Bonnie's Pride and Joy

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on February 22, 1991 No comments
By Richard Harrington

In a private ceremony yesterday in New York City, eight pioneer rhythm-and-blues artists received a total of $130,000 in grants from the Washington-based Rhythm and Blues Foundation. Maxine Brown, Al Hibbler, Albert King, Jimmy McCracklin, Curtis Mayfield, Sam Moore, the Five Keys and the Spaniels received Pioneer Awards with the honoraria from the nonprofit foundation, funded by major grants from Atlantic Records and Warner Communications. The foundation is charged with fostering wider recognition, financial support and historic preservation of the art form. Ruth Brown, Bonnie Raitt and Whitney Houston were among the presenters in ceremonies at Tatou, a New York restaurant. Mayor David Dinkins declared yesterday “Rhythm and Blues Day” in New York.

Singer Maxine Brown (Maxine Ella Brown) receives her Pioneer Award from singers Bonnie Raitt (Bonnie Lynn Raitt) and Ruth Brown (Ruth Alston Brown) during the 1990-91 R&B Foundation Pioneer Awards at Tatou in New York, NY on February 21, 1991
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Bonnie Raitt and Ruth Brown at the 1990-91 R&B Foundation Pioneer Awards at Tatou in New York, NY on February 21, 1991
Jimmy McCracklin (James David Walker, Jr.), Ray Benson (Ray Benson Seifert) and Bonnie Raitt (Bonnie Lynn Raitt) poses for photos during the 1990-91 R&B Foundation Pioneer Awards at Tatou in New York, NY on February 21, 1991

According to acting executive director Suzan Jenkins, the foundation has distributed $423,000 to early R&B artists in the past year, most of it for medical or personal help (and some for funeral expenses). The largest amount, $125,000, was channeled through the foundation to Mary Wells after it was discovered the one-time Motown star had throat cancer. Wells recently finished chemotherapy, and doctors say there are no signs of the cancer’s return.

The Rhythm and Blues Foundation was established in 1988 by a $1.5 million grant from Atlantic Records, the interest from which funds the annual Pioneer Awards. Other labels, particularly those that benefited from their R&B artists, were approached to make donations, but so far have not followed Atlantic’s lead, though the label’s parent corporation, Warner Communications, donates $300,000 a year for operating expenses. Last night’s ceremony was sponsored by Sony Music (formerly CBS Records).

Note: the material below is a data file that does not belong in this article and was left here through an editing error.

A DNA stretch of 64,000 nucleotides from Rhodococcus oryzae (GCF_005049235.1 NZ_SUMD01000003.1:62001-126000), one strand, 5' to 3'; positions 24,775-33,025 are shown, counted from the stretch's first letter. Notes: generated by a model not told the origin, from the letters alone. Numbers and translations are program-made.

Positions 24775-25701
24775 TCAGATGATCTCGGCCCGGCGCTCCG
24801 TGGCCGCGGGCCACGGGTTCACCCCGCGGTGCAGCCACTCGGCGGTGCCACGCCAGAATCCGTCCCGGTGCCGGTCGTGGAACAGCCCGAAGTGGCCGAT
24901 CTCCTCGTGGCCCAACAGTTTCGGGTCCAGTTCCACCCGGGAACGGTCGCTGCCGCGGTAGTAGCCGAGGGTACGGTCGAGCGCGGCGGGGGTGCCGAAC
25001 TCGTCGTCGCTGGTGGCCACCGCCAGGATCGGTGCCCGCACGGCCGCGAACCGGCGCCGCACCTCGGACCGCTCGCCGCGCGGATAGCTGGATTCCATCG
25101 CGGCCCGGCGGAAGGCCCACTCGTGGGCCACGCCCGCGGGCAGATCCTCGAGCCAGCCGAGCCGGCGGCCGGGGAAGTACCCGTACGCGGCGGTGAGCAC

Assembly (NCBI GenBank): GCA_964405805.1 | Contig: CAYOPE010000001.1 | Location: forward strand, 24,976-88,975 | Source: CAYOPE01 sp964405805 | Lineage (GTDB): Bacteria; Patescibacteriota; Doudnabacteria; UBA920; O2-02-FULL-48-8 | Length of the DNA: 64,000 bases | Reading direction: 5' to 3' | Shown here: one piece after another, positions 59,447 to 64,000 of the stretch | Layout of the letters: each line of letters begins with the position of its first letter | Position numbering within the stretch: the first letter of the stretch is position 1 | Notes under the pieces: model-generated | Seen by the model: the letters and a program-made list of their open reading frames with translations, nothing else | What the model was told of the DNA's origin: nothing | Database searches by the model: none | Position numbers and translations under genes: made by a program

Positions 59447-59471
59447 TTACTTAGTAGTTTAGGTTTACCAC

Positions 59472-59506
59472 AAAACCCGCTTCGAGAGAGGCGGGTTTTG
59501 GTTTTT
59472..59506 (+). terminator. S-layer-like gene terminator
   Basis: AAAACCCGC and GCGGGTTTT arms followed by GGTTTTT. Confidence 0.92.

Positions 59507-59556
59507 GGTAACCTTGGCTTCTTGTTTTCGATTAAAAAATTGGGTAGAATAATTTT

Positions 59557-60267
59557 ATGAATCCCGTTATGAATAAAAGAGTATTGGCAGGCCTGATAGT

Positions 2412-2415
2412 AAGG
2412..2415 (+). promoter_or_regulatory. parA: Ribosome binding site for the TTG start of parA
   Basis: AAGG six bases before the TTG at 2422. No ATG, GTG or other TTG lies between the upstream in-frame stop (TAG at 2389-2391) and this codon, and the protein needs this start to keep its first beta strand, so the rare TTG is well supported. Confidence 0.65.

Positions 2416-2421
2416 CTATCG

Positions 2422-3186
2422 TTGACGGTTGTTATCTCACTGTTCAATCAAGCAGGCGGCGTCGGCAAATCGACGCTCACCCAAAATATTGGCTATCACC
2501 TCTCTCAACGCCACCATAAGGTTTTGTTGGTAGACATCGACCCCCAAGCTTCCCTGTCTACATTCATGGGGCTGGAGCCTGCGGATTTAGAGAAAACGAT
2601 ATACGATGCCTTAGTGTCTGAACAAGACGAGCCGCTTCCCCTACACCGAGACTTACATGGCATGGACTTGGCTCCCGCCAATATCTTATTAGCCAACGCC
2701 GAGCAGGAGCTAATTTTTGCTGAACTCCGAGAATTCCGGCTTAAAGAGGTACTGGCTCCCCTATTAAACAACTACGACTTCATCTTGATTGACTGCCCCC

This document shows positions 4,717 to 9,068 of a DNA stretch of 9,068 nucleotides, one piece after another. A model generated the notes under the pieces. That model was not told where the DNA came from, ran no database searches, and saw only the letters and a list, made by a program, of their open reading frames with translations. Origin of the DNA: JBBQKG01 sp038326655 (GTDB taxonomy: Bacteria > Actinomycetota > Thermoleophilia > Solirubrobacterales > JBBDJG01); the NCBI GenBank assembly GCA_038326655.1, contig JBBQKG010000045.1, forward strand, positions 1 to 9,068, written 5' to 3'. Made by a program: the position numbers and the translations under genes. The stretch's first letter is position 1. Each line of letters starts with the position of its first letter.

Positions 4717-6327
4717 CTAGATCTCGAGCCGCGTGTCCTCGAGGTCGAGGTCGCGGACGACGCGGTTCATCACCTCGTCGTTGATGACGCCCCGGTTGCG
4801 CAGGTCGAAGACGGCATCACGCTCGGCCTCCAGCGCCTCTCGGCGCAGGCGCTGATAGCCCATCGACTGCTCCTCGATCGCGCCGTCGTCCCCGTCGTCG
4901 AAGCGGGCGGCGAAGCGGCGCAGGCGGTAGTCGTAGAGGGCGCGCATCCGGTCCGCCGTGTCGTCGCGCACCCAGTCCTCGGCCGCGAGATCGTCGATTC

While the foundation has had little luck in finding a health plan for early R&B artists, it does have several long-term projects, notably the establishment of a national R&B archive at the Smithsonian Institution and issuance of comprehensive music anthologies from the early R&B years. At last night’s program, the foundation presented a Legend Award to its chairman, Ray Charles. Songwriter Doc Pomus, who has been hospitalized for several months, received a Pioneer Award, and there were posthumous awards to U.S. Rep. Mickey Leland and his chief of staff, Patrice Johnson, for their support of the foundation.

Source: © Copyright The Washington Post
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We are rocked to the core to hear of the passing of our dear friend, bandmate and musical genius, Mike Finnigan. He fought his long illness with the same fearlessness and ferocity he brought to every part of his life. Our deepest condolences go out to Candy, Kelly, Bridget and all his family.

Mike was one of the most powerful, virtuosic soul/gospel/blues singers and Hammond B3 players you’ll ever be blessed to hear. Respected and emulated by musicians the world over, his legacy of staggering
performances across his 60+ years career will stand the test of time. He stopped our show nearly every night. There was simply no one like him.

He was whipsmart, incredibly articulate and funny as hell. He was as devoted to his beloved family and friends as he was to helping so many struggling to get and stay sober. He and his wife Candy were instrumental in my own sobriety and I will be forever grateful.

Rest in peace, dear Mike. I know you’ll be shaking that Heavenly Choir to new heights as only you can do.

Here’s a clip from our 2013 Slipstream tour, where he tore up the place every night with Ray Charles’ iconic “I’ve Got News for You.”
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